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Blue Screen of Death

  1. May 3, 2008 #1
    Hi. Yesterday I was playing a game (Morrowind Tribunal) and when doing certain actions (resting, equipping things) I got the blue screen of death with a file ialmdev5.dll I wouldn't be so mad if it would only happen once, but it happens all the time.

    Here are my system spec:

    Microsoft Windows XP
    Media Center Edition
    Version 2002

    Pentium(R) 4 CPU 3.06GHz
    3.07GHz 504 MB of RAM

    I don't know where you can find anything else. Sorry if it was already asked
  2. jcsd
  3. May 4, 2008 #2
    With this information alone it's impossible to tell.
  4. May 4, 2008 #3
    I can't figure out where to find the rest info.
  5. May 4, 2008 #4
    What else does it say when the error occurs? Did it give a memory address?
  6. May 4, 2008 #5
    I'm kinda scared to copy everything. What will happen when timer goes to it's limit?
  7. May 4, 2008 #6
    No worry, it'll just automatically restart the computer when it runs out.

    Do this; Go to My Computer -> Control Panel -> System -> Advanced Tab ->.... then uncheck the option "Automatically Restart". Should give you extra time to copy everything down.
  8. May 5, 2008 #7
    Have you installed the latest patches for your game?
  9. May 5, 2008 #8
    What type of VC are you using...?? Maybe update your VC drivers...?
  10. May 6, 2008 #9
    Here I go. Not sure if I copied the right things:

    ialmdev5.dll - adress BFSOC63F base at BFA06000, DateStamp 43e8d1t

    New error I got:
    sysadio.sis - adress AA1FBC94 base at AA1F9000, DateStamp 41107f1a

    Not sure if game up to date

    What's VC?
  11. May 7, 2008 #10
    Looks like it's an issue with either your video drivers or the physical RAM. I know Morrowind isn't a very intensive game so you shouldn't be having problems running it unless there is a conflict of some sort... or bad hardware. The sysadio.sis is a Silicon Integrated Systems audio hardware file and the ialmdev5.dll is an Intel graphics driver.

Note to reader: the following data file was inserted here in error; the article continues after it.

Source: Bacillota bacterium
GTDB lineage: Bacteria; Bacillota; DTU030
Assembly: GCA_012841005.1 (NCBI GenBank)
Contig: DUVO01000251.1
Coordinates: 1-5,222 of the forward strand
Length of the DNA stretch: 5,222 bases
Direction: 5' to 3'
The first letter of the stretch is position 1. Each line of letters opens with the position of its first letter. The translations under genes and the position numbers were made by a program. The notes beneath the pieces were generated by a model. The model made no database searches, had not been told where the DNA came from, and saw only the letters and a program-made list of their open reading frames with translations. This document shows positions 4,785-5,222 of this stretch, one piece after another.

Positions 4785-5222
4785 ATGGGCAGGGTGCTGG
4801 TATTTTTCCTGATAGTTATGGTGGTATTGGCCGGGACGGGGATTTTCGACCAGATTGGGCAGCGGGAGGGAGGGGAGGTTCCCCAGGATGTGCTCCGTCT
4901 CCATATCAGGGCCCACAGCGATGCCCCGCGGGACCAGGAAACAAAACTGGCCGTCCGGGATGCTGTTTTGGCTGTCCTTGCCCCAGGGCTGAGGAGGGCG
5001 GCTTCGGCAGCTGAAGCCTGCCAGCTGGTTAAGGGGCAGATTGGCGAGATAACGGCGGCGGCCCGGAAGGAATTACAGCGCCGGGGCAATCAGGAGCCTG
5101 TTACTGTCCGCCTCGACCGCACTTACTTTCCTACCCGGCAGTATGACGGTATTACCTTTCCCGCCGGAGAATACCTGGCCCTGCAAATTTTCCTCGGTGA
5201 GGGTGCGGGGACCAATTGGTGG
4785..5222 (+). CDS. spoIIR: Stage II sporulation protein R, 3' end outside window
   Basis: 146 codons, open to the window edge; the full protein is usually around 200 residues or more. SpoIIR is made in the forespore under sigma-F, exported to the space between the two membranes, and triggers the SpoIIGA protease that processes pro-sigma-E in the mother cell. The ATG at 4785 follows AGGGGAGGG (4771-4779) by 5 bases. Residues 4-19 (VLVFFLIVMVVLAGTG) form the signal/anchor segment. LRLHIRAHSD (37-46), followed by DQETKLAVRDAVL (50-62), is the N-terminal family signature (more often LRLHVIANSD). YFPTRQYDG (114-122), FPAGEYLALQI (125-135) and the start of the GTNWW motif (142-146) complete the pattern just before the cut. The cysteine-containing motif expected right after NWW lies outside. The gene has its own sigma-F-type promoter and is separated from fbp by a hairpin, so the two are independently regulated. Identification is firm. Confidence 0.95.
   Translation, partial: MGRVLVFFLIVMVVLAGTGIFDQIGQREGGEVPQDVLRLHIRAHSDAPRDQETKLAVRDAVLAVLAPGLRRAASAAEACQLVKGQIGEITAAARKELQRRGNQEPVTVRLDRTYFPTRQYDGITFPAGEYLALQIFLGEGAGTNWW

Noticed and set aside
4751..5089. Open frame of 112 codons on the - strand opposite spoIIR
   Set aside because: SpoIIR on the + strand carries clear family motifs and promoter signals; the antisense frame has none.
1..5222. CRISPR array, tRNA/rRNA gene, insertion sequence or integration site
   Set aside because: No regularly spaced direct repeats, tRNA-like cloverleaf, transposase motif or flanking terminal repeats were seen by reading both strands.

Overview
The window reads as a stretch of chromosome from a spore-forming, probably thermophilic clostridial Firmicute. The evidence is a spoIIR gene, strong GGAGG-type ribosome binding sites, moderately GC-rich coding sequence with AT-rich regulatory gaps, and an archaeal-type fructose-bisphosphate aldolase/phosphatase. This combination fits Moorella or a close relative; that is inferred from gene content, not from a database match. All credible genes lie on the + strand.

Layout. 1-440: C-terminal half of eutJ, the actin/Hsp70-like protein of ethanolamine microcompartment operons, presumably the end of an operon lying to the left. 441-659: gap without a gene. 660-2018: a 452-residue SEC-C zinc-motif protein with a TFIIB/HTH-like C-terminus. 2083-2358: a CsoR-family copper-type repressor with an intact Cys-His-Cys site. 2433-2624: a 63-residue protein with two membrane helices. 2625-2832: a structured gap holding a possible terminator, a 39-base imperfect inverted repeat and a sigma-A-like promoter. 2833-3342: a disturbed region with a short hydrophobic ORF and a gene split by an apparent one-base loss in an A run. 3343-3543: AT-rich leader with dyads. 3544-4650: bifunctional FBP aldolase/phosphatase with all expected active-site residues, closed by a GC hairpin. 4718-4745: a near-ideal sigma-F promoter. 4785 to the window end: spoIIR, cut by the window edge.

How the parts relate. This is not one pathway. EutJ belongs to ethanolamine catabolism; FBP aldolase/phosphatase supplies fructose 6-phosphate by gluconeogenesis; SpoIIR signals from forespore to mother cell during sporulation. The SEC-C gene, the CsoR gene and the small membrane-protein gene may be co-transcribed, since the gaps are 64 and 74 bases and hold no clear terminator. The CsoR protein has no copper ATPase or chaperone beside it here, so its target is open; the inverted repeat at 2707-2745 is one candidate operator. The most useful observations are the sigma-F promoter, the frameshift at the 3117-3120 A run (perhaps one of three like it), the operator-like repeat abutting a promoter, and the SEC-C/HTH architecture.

Go into your C:\WINDOWS\system32 directory and find the 'dxdiag' executable. Run it and see if it finds any errors. Wouldn't be a bad idea to go ahead and run the DirectDraw and Direct3D tests while your at it... they're under the Display tab.

    Do you know what video drivers your motherboard takes?
  12. May 7, 2008 #11
    True.. it could use pixel shader 2.0 or something of that sort {nvr played the game} .. that would/could cause a bsod.
    .. have you updated the drivers yet...?
  13. May 7, 2008 #12
    I ran dxdiag and in all tabs it said that no errors were found. I also ran other tests and they were all successful

    Where can I check/see what video drivers my motherboard takes?

    The only thing I downloaded is IEGD 6.1 Graphics Driver Gold and I have no clue if it'll help me
    Last edited: May 7, 2008
  14. May 7, 2008 #13
    .. where di you dl this from?
  15. May 7, 2008 #14

    Apparently it didn't help
  16. May 7, 2008 #15
    Download this and it'll tell you quite a bit about your system. It'll take a few seconds to gather all the information..

    http://www.cpuid.com/download/cpuz_144.zip [Broken]

    See what motherboard and graphics device you have. Sounds like you probably have integrated graphics.
    Last edited by a moderator: May 3, 2017
  17. May 7, 2008 #16

    Hope that's enought
  18. May 7, 2008 #17
    Could you try making one thats just a little bit bigger?:biggrin: The only ones I really need is the Mainboard, Memory and SPD. Sorry I forgot to tell you.
  19. May 7, 2008 #18
  20. May 7, 2008 #19
    Did you uninstall the drivers, reboot, then install, or did you just install over the existing drivers? Sometimes without completely removing the drivers it may leave a damaged file intact.

    Is this the same driver that you downloaded?...

    http://downloadcenter.intel.com/download.aspx?url=/13032/eng/GFX_XP_MCE_2K_14.19.50.4497_PV.ZIP&agr=N&ProductID=1673&DwnldId=13032&strOSs=All&OSFullName=All+Operating+Systems&lang=eng" [Broken]

    Also, just to make sure the drive isn't writing to bad sectors, tell Windows to run a disk check when you reboot.

    Does it crash after you've been playing the game for a while or anytime you do those actions? You could open up task manager before you start the game and let it run in the background, and right before you do whatever action makes it BSOD, minimize the game and check what task manager says about the page file usage.

    It giving you the audio file error is also a bit strange. Like the game is is shutting down when it tries to display the image and sound of what you're trying to do. It's strange getting both at the same time... as though its a memory allocation issue.